George Lucas believes that ”sound is 50 percent of the movie-going experience” – yet how much of that sound does a cinema goer typically expect to be cerebral, plot driving dialogue in familiar Hollywood style? Two films in the Southeast Asian Short Film Competition Programmes, The Sound of Coins Hitting Brass (2017) and Jodilerks Dela Cruz, Employee of the Month (2017) challenge our preconceived notions of sound by isolating dialogue as almost superfluous and secondary, allowing diegetic sounds to fill the space and shape the nature of the film’s central characters.
Both protagonists are unwilfully stuck in the limbo of their specific poverty, and whilst they are clearly immersed in the struggles to barely survive, they seem alienated from any form of hope in a sense that ‘All that there is to be said has already been said’. Both are solitary figures with no form of companionship, and have no outlets to express their frustration aside from slight but unfulfilled childish outburst as momentary reprieve.
In The Sound of Coins Hitting Brass, the young boy, Manny, watches silently as his father attempts to provide for them through gambling. The title itself refers to the literal sound as Manny’s Father, Andreas, exchanges notes for coins, the auditory effect reminiscent of casino slot machines and symbolic of the hopes both Manny and his father have on placing whatever money and means they have on gambling, something they cannot express to one another in words. Andreas and Manny never communicate properly, Andrea’s orders dominating most of the film’s dialogue almost like a typical patriarchal Voice of God commentary and hence excluding any possibility for Manny to interject or speak.
The film is also interestingly shot in very tight 1:1 square frame which consists largely of facial close-ups, and hence the almost hyper-realistic ambient noise, in either the clattering of dinner cutlery or the humming of the Laundromat room tone, affectively evoke a sense of space that the frame is not capturing. Yet, in this specificity, the auditory landscape reminiscent of Darren Aronofsky films also conversely creates a sense of claustrophobic emptiness that separates these frames from being a harmonious description of the scene; the visual denoting lack of understanding between characters whereas the sound highlights the longing that weighs in each moment.
Similarly, in Jodilerks Dela Cruz, Employee of the Month, the constant buzz of vehicles passing by the dilapidated petrol kiosk Jodilerks works at signifies a society constantly averting their gaze from poverty although it is in plain sight, only to intervene when there is something to exploit for their personal gain. Both the trickling sound of filling bottles with gas and Jodilerks urinating in the middle of the petrol kiosk emanate a tone of ennui, a complicit desperate in the passing of time. The absurdist lashing out in American metal music, the unnerving scratching as Jodilerks keys a car, or even the films closing moment all serve as almost expressionist forms of Jodilerks inner psyche, in enabling her to make decisions which she is usually too disempowered from committing.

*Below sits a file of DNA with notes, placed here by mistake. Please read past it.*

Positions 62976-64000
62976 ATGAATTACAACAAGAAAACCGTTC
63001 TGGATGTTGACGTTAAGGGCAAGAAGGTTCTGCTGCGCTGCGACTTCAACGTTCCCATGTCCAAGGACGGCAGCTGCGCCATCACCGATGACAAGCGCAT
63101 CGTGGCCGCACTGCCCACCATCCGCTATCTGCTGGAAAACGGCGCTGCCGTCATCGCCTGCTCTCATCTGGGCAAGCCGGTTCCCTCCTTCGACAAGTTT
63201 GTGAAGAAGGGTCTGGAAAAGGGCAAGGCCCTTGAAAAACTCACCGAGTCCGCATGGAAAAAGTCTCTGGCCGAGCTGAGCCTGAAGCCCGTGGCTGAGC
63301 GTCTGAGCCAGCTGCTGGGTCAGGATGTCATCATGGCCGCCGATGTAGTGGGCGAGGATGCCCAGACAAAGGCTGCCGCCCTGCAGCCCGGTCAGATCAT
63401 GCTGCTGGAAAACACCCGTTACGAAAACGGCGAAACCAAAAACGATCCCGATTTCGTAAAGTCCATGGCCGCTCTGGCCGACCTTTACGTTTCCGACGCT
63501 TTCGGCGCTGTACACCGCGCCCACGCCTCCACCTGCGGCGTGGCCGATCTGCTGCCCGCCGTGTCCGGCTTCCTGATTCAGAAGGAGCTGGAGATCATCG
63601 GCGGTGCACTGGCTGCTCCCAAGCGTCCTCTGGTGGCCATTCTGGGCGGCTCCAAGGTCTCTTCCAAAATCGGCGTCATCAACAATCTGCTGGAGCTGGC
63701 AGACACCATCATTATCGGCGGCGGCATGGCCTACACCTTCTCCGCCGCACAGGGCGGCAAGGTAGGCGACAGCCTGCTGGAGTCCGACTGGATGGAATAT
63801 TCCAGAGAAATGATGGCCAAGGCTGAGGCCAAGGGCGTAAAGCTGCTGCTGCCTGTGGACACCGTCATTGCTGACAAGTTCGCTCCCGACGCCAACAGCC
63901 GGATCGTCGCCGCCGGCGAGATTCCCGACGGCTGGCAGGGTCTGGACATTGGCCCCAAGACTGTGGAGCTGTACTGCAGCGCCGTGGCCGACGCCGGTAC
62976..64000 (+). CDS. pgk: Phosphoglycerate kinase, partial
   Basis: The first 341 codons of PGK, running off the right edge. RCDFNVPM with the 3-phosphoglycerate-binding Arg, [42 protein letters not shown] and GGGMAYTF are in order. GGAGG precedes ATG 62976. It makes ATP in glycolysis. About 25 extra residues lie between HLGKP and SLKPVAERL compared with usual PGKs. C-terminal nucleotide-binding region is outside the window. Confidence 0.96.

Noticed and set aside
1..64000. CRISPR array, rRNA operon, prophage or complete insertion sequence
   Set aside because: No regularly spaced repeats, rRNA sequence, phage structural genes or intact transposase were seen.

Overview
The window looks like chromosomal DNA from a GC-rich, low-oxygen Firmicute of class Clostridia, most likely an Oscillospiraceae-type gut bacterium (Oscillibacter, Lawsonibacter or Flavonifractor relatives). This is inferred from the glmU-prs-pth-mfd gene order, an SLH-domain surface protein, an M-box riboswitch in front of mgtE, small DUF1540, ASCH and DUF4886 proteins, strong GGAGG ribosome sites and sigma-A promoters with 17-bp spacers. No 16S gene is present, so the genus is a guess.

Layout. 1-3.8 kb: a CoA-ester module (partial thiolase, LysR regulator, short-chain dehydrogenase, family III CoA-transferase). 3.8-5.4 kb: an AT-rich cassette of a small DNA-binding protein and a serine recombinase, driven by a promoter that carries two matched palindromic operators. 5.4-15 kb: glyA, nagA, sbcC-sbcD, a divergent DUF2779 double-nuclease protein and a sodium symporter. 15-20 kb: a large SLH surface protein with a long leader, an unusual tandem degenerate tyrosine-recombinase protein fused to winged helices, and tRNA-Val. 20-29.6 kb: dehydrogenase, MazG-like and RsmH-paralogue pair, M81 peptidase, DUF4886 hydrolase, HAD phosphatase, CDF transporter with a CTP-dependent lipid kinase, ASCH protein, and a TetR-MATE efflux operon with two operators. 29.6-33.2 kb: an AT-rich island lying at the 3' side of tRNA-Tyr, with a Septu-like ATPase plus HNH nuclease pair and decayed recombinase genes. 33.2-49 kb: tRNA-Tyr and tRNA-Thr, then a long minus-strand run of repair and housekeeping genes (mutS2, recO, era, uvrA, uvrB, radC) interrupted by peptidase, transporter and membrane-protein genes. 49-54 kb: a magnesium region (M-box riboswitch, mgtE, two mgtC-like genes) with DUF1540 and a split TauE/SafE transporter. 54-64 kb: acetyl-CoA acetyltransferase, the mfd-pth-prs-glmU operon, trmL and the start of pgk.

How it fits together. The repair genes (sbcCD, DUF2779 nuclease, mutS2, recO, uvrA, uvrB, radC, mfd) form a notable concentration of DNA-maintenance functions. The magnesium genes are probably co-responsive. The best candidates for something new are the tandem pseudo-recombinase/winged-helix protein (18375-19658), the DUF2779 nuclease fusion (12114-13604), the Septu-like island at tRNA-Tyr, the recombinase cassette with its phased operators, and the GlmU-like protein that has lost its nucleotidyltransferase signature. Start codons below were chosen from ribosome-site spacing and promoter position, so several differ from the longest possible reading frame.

Both films present characters embodying a Gestus of helplessness; a riveting and symbolic physical representation of physical submission to bleak social circumstances. Whilst they remain largely unprotestingly passive. their almost apathetic and lifeless stances also provide a meta-cinematic point of introspection for our roles as spectators of this poverty – although we can understand the injustice that affects these characters, nothing we can say has power to change the situation, rather, it demands action, though there is no didactic imposition on what this action should be.
Yet, there is no sense of self-gratuitous catharsis for the characters or the viewers in either film’s denouements, as each leading character enacts the most they can do to catalyse the inevitable. Albeit their best efforts, the actualization of their remaining courage, they still remain victims, or, even worse, collateral damage.
You wont find any quotable (IMDb-esque) quotes to regurgitate on your Insta-story in a Rupi Kaur fashion, but these two films certainly imprint distinct aural images that liberate our perspective on what explicit and effective communication looks and sounds like (from the director, unfortunately not between characters).
Lee and Manatad usher and perpetuate a new form of Southeast Asian cinema that is not restricted by (issues of interpreting) language, allowing for greater transnational production and audiences. They recognize how unifying cinema can be in times where words simply fall flat as empty promises or are easily convoluted, and underscores the need to reevaluate how we engage familiar forms of communication to not just make logical sense but evoke empathy.